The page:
You’ll be in demand because you won’t create the conflicts and arguments that so many people have had from others.

Your freedom is just as important, of course. You have to learn to say “no” in a way that doesn’t create strain and conflict. When you learn that, others will usually respect your individuality. Your freedom and the freedom of those you deal with are equally important to you. If people come to you because they freely want to, you’ll receive more genuine love, friendship, understanding, and appreciation than you could possibly get by asking for it or demanding it.

Loneliness is never more cruel than when it is felt in close propinquity with someone who has ceased to communicate. —GERMAINE GREER

C. A NEW LIFE

STARTING FROM ZERO TECHNIQUE

The starting-from-zero technique uses the life you dream of as the standard and compares everything with it, eliminating anything in your present routine that isn’t part of the dream life.

It provides the simplest way to determine which parts of your present life aren’t what you really want—and to be able to visualize a way of getting to where you want to be.

There are seven steps in the technique:

  1. Mentally step outside your present way of life. Start from zero by imagining yourself outside of your present routine. Expand upon the daydreams you’ve had before—imagine now that you’re no longer entangled in any of your present responsibilities, obligations, or relationships. Envision yourself totally on your own—
    with none of your present possessions, family, career, social commitments, debts, or contracts. In other words, you’re completely free—starting from zero with a clean slate, a fresh start to go in any direction that you choose. Don’t concern yourself now with the restrictions that presently exist in your life; don’t even try to decide how you’ll remove them. Just imagine that there’s no one to restrict you or make any claims upon you.

  2. What would you do? Ask yourself what you’d do with this totally free situation. Where would you go? What would you like to do for a living? What have you always wanted to do that’s been prevented by your old way of life? Whom would you like to see? What would you do with your time? In this new life, would you be single? Would you want to live with the person you’ve always desired? Would you want a particular kind of home? What kind of work would you like to pursue? What material things would give you pleasure?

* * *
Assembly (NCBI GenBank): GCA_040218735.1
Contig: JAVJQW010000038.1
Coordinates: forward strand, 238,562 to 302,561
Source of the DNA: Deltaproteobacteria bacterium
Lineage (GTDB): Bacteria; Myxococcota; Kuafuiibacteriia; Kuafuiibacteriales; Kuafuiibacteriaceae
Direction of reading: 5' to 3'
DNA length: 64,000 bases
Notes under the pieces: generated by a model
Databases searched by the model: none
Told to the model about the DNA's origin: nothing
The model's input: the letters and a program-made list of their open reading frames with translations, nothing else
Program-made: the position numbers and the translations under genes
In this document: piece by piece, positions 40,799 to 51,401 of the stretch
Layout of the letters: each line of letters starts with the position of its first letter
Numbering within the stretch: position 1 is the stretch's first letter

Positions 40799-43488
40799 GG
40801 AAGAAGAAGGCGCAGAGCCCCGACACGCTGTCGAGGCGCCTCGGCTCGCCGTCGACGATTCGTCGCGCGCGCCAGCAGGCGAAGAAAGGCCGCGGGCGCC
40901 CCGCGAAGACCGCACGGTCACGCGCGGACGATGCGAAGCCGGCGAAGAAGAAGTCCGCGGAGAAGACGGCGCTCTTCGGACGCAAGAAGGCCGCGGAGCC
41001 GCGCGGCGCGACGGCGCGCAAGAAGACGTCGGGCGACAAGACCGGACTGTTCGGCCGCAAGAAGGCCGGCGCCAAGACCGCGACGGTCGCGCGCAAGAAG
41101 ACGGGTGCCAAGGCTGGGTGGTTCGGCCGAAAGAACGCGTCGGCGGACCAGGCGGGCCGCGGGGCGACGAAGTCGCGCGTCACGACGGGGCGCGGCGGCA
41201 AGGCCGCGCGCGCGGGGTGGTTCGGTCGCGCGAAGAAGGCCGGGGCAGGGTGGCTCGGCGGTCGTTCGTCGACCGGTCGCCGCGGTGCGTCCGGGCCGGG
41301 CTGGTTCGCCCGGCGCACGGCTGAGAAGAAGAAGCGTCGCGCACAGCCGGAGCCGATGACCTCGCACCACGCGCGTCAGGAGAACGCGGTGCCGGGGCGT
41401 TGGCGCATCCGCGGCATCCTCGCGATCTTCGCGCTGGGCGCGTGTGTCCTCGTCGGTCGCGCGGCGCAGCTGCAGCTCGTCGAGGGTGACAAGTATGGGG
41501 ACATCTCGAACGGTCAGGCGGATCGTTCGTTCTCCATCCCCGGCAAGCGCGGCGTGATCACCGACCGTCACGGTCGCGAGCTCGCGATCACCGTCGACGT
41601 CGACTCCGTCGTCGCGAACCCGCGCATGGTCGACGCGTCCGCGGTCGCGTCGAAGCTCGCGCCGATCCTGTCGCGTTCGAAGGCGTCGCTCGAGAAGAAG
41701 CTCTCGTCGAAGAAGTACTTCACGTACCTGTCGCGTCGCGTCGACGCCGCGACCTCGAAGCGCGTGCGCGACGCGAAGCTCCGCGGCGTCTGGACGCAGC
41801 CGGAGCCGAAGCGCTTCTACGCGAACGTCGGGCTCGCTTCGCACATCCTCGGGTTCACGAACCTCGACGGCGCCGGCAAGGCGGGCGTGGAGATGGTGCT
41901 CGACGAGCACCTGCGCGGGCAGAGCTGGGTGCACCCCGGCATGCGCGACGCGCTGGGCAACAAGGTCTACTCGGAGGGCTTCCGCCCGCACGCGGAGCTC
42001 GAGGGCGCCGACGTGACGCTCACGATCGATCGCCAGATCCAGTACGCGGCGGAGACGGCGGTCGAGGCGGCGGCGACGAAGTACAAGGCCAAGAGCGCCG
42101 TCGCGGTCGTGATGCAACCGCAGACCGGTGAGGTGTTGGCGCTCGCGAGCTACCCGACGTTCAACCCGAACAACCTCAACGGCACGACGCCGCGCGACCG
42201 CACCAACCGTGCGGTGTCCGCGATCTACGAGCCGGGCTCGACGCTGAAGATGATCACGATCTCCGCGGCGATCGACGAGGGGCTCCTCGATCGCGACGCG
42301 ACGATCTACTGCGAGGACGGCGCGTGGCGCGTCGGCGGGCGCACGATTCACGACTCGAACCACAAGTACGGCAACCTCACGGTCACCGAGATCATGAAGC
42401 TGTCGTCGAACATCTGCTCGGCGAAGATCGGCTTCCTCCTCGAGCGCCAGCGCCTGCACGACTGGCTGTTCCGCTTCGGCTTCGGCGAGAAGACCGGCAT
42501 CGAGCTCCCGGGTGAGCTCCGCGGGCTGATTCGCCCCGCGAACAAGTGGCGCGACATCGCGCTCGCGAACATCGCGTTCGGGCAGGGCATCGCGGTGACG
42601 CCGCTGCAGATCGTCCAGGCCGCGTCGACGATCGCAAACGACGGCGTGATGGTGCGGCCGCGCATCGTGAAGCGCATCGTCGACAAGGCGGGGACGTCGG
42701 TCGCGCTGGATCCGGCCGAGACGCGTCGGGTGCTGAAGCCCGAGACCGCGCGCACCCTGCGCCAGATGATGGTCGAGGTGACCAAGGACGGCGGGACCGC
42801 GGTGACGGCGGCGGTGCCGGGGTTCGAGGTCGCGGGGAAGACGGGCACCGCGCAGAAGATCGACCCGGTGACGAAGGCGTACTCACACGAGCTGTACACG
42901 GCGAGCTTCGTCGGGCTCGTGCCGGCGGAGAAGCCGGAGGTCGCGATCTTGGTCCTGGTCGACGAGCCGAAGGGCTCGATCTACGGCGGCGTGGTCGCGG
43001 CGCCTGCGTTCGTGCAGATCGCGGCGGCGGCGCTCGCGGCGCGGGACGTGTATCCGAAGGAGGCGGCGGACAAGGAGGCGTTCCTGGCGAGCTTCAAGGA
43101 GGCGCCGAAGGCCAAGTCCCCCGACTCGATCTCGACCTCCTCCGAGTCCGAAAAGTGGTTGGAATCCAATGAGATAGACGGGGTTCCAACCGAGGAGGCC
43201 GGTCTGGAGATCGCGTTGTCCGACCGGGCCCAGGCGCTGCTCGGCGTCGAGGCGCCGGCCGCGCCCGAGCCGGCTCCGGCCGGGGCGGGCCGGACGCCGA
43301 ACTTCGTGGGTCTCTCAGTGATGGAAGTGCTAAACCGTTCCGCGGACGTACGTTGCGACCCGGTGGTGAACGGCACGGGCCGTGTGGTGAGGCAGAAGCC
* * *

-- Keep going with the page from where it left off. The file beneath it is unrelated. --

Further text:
Only one restriction should be imposed upon your dreams: You can’t make someone else be what you want him to be. It serves no purpose to imagine that your spouse has suddenly changed as you’ve wanted him to, or that your boss has finally given you that raise. Nor does it serve any purpose to dream that you’re married to Sophia Loren. However, you can dream that you’re free to pursue Sophia Loren, and to apply your best efforts to the task of winning her love. In the same way, you’ve pictured, you can imagine that there’s no one to restrict you or make any claims upon you.

Write down everything that occurs to you about it—the material things you want, the occupation, the new relationships, where you want to live, etc. It may take a couple of days to recall everything you’ve thought of that you want to be a part of your new life. By writing down the elements of the dream, you can focus upon them more clearly—and make better use of the next step.

  1. What is your present life like? Now take a close look at your present routine. What activities engage you now? What is your work? How do you spend your time? Whom are you required to associate with? Where does your money go? List the activities in your present life—if you haven’t already compiled a list for the techniques mentioned in the last chapter.

  2. Cross off everything in your present life that doesn’t appear in your dream life. If there’s something in your present life that isn’t part of the life you want for yourself, there’s no reason to perpetuate it. All you need to find is a way out of it— and we’re coming to that. You might find that you’ll cross off everything from your present life—that you’re not doing anything now that conforms with your dream of an ideal life. If so, don’t be discouraged by that discovery. Everything you cross off from your present life can be replaced with something new, something better, something more productive of happiness.

The next part deals with the means of financing your new life.

  1. What do you need to make your dream life possible? Estimate the requirements and costs of your imagined new life. How much time would be necessary to ready yourself for the profession you have in mind?